Gensburger, Sarah. National Policy, Global Memory: The Commemoration of the "Righteous" from Jerusalem to Paris, 1942-2007. New York: Berghahn Books, 2016. x + 217 pages. Hardcover, $90.00.
In National Policy, Global Memory: The Commemoration of the "Righteous" from Jerusalem to Paris, 1942-2007, Sarah Gensburger extends the body of work on memory studies from the fields of history and sociology to her discipline, political science. As the most recent volume in Berghahn Books' Monographs in French Studies, the work necessarily focuses on commemorations of French actions between 1942 and 1945, the years of the Nazi occupation of France, and the political meanings of those commemorations as they evolved from 1945 to 2007. Specifically, Gensburger traces how French institutions appropriated and transformed the Israeli concept "Righteous among the Nations" into "Righteous of France," providing a case study of "a public policy of memory" (p. 2).
Gensburger begins her book by detailing how Israel came to create the title, Righteous among the Nations, and how it came to be used as an instrument of Israeli foreign policy after the establishment of Yad Vashem (the World Holocaust Remembrance Center located in Jerusalem) in 1953. The title applies to those non-Jews who assisted or rescued Jews during World War II, and who have been nominated for the honor by Jewish witnesses. Honorees were expected to travel to Israel to receive their awards, and together with the person they had rescued, plant a tree along Yad Vashem's Avenue of the Righteous. Gensburger explains how the Yad Vashem committee's selection of honorees from particular European nations served as an international diplomatic effort, seeking the ongoing support of those nations for the state of Israel.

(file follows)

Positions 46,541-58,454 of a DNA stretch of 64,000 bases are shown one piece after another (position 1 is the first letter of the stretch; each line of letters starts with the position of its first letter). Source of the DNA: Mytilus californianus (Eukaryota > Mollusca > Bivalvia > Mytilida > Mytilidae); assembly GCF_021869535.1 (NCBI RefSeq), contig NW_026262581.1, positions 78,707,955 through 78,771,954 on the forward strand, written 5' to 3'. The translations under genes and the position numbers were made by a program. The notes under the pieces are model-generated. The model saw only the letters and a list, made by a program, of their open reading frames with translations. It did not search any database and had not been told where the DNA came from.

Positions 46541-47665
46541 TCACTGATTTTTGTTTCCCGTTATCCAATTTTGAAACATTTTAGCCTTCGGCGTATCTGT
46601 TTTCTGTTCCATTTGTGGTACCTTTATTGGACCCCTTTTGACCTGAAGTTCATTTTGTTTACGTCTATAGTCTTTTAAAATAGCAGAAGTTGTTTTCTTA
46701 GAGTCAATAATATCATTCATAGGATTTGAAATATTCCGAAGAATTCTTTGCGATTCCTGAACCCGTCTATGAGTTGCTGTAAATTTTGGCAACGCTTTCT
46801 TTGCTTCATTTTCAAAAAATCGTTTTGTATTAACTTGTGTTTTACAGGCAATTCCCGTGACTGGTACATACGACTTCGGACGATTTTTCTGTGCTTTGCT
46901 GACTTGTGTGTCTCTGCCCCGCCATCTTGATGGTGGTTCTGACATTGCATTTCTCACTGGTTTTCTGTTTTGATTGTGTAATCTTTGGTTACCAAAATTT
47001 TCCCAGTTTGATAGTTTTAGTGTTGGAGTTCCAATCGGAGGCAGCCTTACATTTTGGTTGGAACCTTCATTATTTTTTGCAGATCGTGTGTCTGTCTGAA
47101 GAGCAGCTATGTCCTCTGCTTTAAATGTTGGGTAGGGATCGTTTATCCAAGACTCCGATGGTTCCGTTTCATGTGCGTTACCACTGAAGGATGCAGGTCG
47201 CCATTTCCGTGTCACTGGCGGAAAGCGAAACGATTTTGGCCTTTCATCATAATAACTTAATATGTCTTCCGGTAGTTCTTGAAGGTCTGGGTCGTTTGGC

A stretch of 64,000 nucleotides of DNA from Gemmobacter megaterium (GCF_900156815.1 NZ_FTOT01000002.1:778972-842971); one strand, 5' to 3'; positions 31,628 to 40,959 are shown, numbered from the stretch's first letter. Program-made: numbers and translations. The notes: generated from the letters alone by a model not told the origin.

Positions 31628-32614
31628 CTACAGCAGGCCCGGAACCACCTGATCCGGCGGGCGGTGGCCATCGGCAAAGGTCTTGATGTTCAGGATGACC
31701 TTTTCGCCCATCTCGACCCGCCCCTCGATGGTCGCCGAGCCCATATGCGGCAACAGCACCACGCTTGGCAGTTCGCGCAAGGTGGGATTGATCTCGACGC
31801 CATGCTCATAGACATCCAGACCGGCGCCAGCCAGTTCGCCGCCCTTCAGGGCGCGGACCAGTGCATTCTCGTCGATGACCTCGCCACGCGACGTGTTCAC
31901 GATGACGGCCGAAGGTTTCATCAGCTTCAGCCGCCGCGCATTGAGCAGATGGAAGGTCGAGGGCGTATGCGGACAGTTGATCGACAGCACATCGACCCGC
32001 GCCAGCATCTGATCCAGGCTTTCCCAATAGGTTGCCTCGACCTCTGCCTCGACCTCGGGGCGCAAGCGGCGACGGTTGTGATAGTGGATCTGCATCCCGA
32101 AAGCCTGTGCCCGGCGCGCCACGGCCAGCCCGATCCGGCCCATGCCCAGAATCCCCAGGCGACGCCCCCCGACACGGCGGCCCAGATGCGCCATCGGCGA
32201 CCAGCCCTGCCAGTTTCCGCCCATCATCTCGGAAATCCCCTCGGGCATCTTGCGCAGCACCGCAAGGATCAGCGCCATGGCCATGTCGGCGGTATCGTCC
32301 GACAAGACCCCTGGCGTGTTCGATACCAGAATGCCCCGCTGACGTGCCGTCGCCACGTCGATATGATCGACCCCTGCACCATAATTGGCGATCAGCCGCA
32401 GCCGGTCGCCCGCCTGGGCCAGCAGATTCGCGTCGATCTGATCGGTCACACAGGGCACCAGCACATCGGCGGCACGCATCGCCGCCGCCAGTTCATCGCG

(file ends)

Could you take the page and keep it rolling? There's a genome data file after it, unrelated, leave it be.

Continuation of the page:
After this introductory chapter, Gensburger comes to the heart of her work, namely, how France appropriated the term Righteous and used it for its own national political ends. France's memory politics in the immediate post-war period worked at negotiating a French identity that disavowed a connection to Vichy France where, calling for 'National Regeneration', the French Government at Vichy reversed many liberal policies and stressed anti-Semitism. Members of the Resistance, Gensburger argues, were deemed the French heroes, with, at first, no room for French civilians who were heroic by virtue of having risked their lives to protect Jews in occupied France. Although Israel had issued medals to...